Actually, what is good is that the wedding on 8/18/18 is now 88 days away. What's important about that is that I know it, I have a reminder on my phone or a countdown really but what's fun with it is that I don't know exactly how many days till my next MRI. I've been measuring life for the last several years from MRI to MRI, really only until recently looking past it. I still get invited to speak and in the speech I gave to an all Hispanic Audience for the first time, I told a bit of our dating story and my proposal but I also ended with the reality that I still have brain cancer but between the MRI and it's results I have the Moonlight Margarita which is a 5k with good drinks at the end. I tried to be hispanically clever near the finish with the line of " I don't always get to control the beats and rhythms that life throws out at me but I figured these legs and that drink will make it a little easier to dance."" But actually while the speech was well received (it ended with people so cold afterwards that they stood up to stretch out and rubbed their hands together in a clapping motion), it was actually the toughest delivery I've ever had because dead center there was a table full of hispanic women crying. Somehow in my attempt to make eye contact and in the fact I still have emotions in this damaged brain I had to take 3 unexpected pauses to not cry at my own speech where I wanted to be like don't worry ladies, I don't die at the end of this story, at least not yet. 

It seems around this season I have at least one race scheduled every weekend. It's almost my tradition but before it was therapeutic. I think this time it's just for the run of it, wondering how long the legs will hold speed, not how long the brain will hold cancer back. The focus of the future has been the details of the wedding, some jokes about the silliness of the sacredness of this human ceremony. But in little races where Kiana PR's or Elaine PR's or we do a team scavenger hunt which last year we took 1st and this year we took 3rd and I go, okay hope we can do this again next year and still place but the if is just that there would be no conflict, not whether or not I'll be alive. Believe you me, I still wonder and worry but while I took Greek, I don't do Hubris. The honeymoon will be in Greece by the way, seems appropriate for people that met training for a marathon and got engaged at the beginning of a Spartan. But now the future is something that I dare to dream out loud. Someone who I hadn't talked to in a while even wondered how Elaine moved the mountains that I'd put to protect other people from my future. I don't have a good answer for that but I hope no one regrets it ever and certainly any time soon. I haven't completely forgotten about it, nor have my nightmares as I dreamed recently that in the MRI my tumor had grown and we were trying to decide whether or not to proceed with the wedding with a predictably shorter life span (we did) and whether or not to tell many people that this was coming (I woke up before that decision was made in the dream). Not a fan of the dream but in the scheme and pattern of the last few years, I prefer that my daydreams have more joy than my sleeping ones because in those I have a choice.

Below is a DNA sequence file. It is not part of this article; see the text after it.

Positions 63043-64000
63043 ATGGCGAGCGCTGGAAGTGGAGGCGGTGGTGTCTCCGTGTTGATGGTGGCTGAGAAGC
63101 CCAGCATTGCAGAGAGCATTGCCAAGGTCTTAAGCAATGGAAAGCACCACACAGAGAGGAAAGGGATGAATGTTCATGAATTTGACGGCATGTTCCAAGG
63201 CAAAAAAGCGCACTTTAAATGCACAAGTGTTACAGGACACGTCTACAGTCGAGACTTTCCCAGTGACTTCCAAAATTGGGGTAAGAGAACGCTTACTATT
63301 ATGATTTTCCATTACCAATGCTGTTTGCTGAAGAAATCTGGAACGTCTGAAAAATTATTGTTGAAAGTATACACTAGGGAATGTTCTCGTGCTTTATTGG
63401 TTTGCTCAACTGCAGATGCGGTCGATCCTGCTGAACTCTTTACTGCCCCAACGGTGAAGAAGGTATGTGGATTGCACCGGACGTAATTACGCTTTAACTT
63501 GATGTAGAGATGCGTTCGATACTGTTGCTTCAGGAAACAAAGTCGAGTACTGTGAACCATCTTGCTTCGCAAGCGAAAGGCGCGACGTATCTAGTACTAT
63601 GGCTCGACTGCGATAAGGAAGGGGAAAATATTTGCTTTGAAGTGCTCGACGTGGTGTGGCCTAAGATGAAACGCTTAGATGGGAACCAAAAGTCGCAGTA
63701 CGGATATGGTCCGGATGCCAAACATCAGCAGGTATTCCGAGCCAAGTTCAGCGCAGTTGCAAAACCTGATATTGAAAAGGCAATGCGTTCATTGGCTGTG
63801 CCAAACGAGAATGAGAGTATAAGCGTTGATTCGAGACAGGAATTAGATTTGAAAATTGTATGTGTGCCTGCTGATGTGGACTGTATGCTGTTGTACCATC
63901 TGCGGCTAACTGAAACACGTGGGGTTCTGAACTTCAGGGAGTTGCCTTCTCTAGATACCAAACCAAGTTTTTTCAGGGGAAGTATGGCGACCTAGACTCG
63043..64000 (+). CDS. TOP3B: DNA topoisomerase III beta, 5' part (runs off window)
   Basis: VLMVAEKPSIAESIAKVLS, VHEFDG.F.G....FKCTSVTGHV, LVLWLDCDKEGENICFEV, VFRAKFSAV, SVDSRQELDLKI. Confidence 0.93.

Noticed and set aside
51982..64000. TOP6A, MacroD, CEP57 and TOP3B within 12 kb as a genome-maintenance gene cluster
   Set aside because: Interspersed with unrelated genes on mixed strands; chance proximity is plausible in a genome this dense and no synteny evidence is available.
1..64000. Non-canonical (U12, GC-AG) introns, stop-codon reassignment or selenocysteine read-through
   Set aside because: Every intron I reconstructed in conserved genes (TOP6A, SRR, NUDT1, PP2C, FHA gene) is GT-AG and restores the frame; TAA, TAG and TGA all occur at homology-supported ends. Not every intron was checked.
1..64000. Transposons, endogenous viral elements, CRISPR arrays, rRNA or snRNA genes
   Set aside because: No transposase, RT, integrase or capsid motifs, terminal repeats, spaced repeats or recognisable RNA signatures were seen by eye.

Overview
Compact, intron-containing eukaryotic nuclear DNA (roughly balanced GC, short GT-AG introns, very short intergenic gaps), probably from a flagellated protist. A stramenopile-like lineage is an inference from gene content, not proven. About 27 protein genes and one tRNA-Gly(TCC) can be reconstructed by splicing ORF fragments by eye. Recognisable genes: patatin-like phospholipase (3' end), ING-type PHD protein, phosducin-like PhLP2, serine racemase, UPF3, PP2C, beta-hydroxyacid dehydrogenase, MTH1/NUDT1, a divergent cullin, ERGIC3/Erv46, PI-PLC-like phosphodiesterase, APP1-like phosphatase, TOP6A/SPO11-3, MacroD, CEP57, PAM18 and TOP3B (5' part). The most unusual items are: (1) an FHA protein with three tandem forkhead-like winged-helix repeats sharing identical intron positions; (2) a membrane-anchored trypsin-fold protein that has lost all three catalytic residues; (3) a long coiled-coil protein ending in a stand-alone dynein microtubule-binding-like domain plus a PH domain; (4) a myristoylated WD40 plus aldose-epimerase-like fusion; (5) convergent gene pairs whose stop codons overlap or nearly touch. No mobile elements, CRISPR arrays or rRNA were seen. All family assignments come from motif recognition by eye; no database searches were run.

The custody thing went almost entirely as I'd predicted and 98% in what I'd hoped for. It's still technically not done because legal documents aren't signed. The judge had a few cases and so it took almost two months to get to the ruling but while the facebook nod was that Kiana would still be spending most of her time here, the truth is that she'll now be having slightly more time at what I call home. The universe  has been kind enough to reward the one thing in my life I feel like I've focused correctly on and I'm thankful. 

Kiana has 5 days left of 5th grade and then she's no longer in elementary. She never calls herself the next grade till it has started but she'll enjoy being a 5 1/2 grader for the summer. She got perfect scores on her standardized testing so at least one brain in the household still works pretty well. But she keeps a fun balance as that picture on the swing shows with great grades, making the theater team at her junior high and recently doing her first timed mile at a 6:06. I don't recall but I'm not sure my first timed mile was that fast. Not that I'm bitter or anything. 

And all 3 of us are still swinging, running together sometime, sometime separately. Some are disciplined runs, some are philosophical runs, some are ones where we end up taking a break in the middle to swing into a river after a rain storm. Oddly enough the death in my household that I'm the most worried about is the 4th soul in my household, my 14 year old dog's, Puppy. It's funny the venue for our wedding stated that dogs can be there for the ceremony briefly and I thought that was so cheesy when we booked it. But now as she struggles when we get in the car and the stairs and the walks are still fun but growing shorter in her old age and Texas rising heat, I wonder if maybe someone is going to end up being my favorite guest by bringing her and taking her home. I don't think she'd care but if she's still around, why not have the whole family? Have I become one of those cheesy pet people? 

I guess I'll be in a machine in a couple of weeks to see if I keep being part of the minority with brain cancer. It may show the stressor of it that I have a 5k the night before the MRI by myself but I'm learning because between the MRI and the results, the 5k I'm doing it I'm being joined by both Kiana and Elaine and the ARC board as I start my 4th year as President. I'm looking forward to the fact that I have promises to keep and miles to go before I sleep.